On Friday night against the West Coast, Los Angeles, California Angels of Anaheim, Alex Gordon went 1 for 4. Most of the time 1 for 4 is nothing to write home about, but it was still good enough to raise Gordon’s average — by one point.
Alex Gordon is now hitting .196.
This season, as all Royals fans know, Gordon got off to a lousy start.
But — as some Royals fans know — Gordon has made an adjustment; over the last 14 days he’s hit .287 and slugged .632, over the last seven days those numbers are .350 and .750.
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So what was the adjustment?
Thanks to Jeffrey Flanagan of MLB.com, we have some idea.
Royals hitting coach Dale Sveum told Flanagan that Gordon had gotten away from loading up weight on his back leg and that resulted in a lot of weak at-bats.
In sports — think boxing, basketball or archery — you first go back and then go forward to generate power. If a boxer threw a punch without drawing his fist back first, the punch wouldn’t have much sizzle.
Sveum also said Gordon is a “rotational guy,” and that needs some explaining.
Hitters use rotation (the spinning motion of the hips, hands and bat) and weight shift (the back-to-front motion) to generate power. A hitter who does not emphasize weight shift is a rotational guy. So with very little load on his back leg, Gordon was just spinning in place, coming off the ball and hitting it without much power.
And if that doesn’t make sense to you, rest assured it doesn’t need to.
But at least Sveum was trying to explain; Gordon was less revealing.
Gordon told Flanagan he was trying to put the work in and trying to keep his head up and neither cliché explains much.
But there’s a very good reason for that.
It’s easy to talk your way into a slump
As Yogi Berra once supposedly said, he couldn’t think and hit at the same time. Hitting is reacting to pitches arriving in a hurry and there’s no time to think about your bat path or hand position.
Here’s another story:
Ted Williams once asked Mickey Mantle if he was top or bottom-hand dominant and Mickey didn’t know — and that was bothersome. If Ted Williams thought it was important, Mantle felt like he ought to know and started thinking about it.
After that, Mantle couldn’t hit sand if he fell off a camel.
So after a period of scuffling, Mantle said to hell with it, quit thinking and started hitting again. (And if that story is not true, it certainly ought to be, because it makes a great point: when you’re going good, stop thinking.)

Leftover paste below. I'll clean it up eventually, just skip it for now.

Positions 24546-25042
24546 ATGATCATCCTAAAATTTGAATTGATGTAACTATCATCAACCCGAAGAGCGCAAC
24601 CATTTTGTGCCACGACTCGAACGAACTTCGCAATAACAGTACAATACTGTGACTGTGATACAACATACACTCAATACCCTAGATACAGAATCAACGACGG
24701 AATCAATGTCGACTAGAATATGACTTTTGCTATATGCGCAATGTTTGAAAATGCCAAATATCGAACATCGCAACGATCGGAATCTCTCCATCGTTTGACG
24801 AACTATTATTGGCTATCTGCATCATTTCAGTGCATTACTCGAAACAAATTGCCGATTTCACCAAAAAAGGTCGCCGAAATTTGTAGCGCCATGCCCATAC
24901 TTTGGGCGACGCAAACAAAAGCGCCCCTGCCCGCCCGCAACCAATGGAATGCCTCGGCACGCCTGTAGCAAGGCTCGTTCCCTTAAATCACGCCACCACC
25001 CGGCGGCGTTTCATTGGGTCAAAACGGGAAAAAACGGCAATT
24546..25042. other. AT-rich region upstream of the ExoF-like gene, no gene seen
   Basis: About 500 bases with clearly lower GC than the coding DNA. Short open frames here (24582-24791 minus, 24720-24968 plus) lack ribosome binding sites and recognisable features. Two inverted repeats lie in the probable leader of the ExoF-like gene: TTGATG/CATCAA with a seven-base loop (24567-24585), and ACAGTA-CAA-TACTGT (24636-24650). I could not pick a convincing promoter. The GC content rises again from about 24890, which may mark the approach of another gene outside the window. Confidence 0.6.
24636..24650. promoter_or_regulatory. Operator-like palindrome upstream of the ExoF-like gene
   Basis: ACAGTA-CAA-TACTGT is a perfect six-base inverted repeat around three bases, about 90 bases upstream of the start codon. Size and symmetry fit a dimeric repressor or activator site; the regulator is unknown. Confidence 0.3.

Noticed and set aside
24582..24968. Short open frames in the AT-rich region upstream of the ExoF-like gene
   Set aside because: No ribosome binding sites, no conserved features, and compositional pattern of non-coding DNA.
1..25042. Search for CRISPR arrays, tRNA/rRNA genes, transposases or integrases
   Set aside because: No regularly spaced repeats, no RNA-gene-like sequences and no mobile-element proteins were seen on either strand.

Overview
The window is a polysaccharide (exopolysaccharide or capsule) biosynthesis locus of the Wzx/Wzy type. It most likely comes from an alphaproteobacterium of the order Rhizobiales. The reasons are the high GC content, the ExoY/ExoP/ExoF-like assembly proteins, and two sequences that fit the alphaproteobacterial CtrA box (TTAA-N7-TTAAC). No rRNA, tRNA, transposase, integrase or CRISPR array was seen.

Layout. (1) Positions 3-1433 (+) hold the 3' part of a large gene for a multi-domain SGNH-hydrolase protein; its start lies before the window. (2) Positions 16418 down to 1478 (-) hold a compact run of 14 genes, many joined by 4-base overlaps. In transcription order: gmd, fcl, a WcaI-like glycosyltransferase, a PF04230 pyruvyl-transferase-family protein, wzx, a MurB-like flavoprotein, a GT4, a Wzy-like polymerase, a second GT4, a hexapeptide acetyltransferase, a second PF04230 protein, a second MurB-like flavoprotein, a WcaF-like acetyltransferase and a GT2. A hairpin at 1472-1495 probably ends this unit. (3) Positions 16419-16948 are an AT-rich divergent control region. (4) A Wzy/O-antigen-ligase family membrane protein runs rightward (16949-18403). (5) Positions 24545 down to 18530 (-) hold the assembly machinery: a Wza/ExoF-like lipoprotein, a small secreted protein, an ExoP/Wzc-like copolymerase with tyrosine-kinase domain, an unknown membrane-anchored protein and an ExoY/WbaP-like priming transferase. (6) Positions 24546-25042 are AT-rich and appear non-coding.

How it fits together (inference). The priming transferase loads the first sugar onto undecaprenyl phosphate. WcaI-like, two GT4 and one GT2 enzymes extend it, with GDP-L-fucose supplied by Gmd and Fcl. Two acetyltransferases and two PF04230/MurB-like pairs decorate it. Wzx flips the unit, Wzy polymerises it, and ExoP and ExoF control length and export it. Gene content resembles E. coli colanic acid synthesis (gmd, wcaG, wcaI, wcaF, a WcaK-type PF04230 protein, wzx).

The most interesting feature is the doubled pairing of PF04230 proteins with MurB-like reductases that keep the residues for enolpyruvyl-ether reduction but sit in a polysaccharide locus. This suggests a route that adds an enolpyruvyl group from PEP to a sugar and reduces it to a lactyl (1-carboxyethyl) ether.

If Gordon talks about hitting he might start thinking about hitting when he’s in the batter’s box: Do I have enough weight on my back foot? Are my hands in the right spot? Is my head still?
And that kind of thinking would be disastrous.
Stubborn or disciplined?
Before we go on, let’s take a moment to point out that all the pet theories fans had about Gordon’s slump now appear to be wrong. Gordon did not need an eye test, he wasn’t over the hill and his body had not been taken over by space aliens.
(That last theory was mine because it helped explained why Gordon has six-pack abs and I look like I just polished off a 12-pack.)
But if the fix Gordon needed was something as simple as getting more weight on the back foot — a hitting fundamental — why did it take so long to implement?
The answer might have something to do with Gordon’s nature.
Alex Gordon is a very disciplined individual.
Gordon works out harder than anyone else and is determined to stick to his program. Other players roll their eyes when asked about Gordon’s pregame routine. When a young ballplayer asked Rusty Kuntz what he had to do to stick in the big leagues, Rusty pointed at Gordon and said: “Go where he goes, do what he does.”
The young ballplayer couldn’t keep up and quit trying after a few days.
One day Gordon and I were talking on the bench before a game and Alex had laid out three pieces of bubblegum next to him. Greg Holland was a rookie and mistakenly grabbed one of the three pieces of gum and popped it in his mouth. Gordon made Holland go back to the clubhouse and replace the piece of gum; it was part of his pregame routine and Gordon wouldn’t change it.
Here’s another one:
For a long time, there were two white footprints on the edge of the grass in front of the Royals dugout because Gordon had to stand in the same place before every at bat and that killed the grass.
When people were talking about Gordon leaving the team, I was thinking a guy who won’t change where he stands when he’s on deck isn’t likely to change cities.
So whether you consider Gordon stubborn or disciplined it probably took a while before Alex was ready to make a change at the plate. Now Gordon has finally made an adjustment and now Gordon is hitting again.
But don’t expect him to talk about it.